Horace, Satires

LCL 194: 4-5

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Liber Primus


Qui fit, Maecenas, ut nemo, quam sibi sortem seu ratio dederit seu fors1 obiecerit, illa contentus vivat, laudet diversa sequentis? “o fortunati mercatores!” gravis annis2 5miles ait, multo iam fractus membra labore. contra mercator, navem iactantibus Austris, “militia est potior. quid enim? concurritur: horae momento cita mors venit aut victoria laeta.” agricolam laudat iuris legumque peritus, 10sub galli cantum consultor ubi ostia pulsat. ille, datis vadibus qui rure extractus in urbem est, solos felices viventis clamat3 in urbe. cetera de genere hoc, adeo sunt multa, loquacem delassare valent Fabium. ne te morer, audi 15quo rem deducam. si quis deus “en ego” dicat,


Satires I


Book I

Satire I

How comes it, Maecenas, that no man living is content with the lot which either his choice has given him, or chance has thrown in his way, but each has praise for those who follow other paths? “O happy traders!” cries the soldier, as he feels the weight of years, his frame now shattered with hard service. On the other hand, when southern gales toss the ship, the trader cries: “A soldier’s life is better. Do you ask why? There is the battle clash, and in a moment of time comes speedy death or joyous victory.” One learned in law and statutes has praise for the farmer, when towards cockcrow a client comes knocking at his door.a The man yonder, who has given surety and is dragged into town from the country cries that they only are happy who live in town. The other instances of this kind—so many are they—could tire out the chatterbox Fabius. To be brief with you, hear the conclusion to which I am coming. If some god were to say:b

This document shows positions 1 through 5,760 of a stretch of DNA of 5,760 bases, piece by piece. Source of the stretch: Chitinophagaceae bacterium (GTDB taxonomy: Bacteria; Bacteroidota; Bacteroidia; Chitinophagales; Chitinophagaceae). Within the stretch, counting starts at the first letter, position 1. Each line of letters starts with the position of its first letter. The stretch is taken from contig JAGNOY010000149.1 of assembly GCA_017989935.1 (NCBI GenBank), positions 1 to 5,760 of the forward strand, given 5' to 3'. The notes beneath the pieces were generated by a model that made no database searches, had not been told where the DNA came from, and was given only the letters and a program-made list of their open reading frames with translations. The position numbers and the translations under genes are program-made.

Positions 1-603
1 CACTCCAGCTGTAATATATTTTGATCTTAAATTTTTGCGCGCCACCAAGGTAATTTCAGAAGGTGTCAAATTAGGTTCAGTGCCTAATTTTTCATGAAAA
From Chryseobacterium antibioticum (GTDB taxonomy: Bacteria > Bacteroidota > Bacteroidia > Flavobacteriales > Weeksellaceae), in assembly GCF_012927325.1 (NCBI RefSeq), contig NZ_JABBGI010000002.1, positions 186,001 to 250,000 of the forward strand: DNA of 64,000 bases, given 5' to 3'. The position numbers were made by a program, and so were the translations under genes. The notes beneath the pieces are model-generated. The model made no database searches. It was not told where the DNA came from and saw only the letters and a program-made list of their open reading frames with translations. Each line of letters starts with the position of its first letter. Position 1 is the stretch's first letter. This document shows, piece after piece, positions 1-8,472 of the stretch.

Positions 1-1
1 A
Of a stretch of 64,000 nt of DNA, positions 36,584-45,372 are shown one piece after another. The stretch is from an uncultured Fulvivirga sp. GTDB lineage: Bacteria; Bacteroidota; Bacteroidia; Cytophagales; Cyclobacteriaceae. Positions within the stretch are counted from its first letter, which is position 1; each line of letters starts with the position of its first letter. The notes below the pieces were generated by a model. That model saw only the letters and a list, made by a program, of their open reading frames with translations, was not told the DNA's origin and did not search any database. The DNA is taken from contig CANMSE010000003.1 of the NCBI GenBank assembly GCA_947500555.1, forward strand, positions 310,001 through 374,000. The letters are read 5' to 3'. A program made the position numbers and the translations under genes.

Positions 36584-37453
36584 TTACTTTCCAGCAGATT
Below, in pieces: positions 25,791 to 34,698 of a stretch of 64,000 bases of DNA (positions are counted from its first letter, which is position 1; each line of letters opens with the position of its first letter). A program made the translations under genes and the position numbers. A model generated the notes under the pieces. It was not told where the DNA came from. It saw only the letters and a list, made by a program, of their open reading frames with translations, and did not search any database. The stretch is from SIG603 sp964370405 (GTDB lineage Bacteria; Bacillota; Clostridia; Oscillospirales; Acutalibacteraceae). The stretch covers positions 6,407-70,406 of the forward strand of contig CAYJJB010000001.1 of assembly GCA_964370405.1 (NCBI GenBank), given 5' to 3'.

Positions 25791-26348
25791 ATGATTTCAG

DOI: 10.4159/DLCL.horace-satires.1926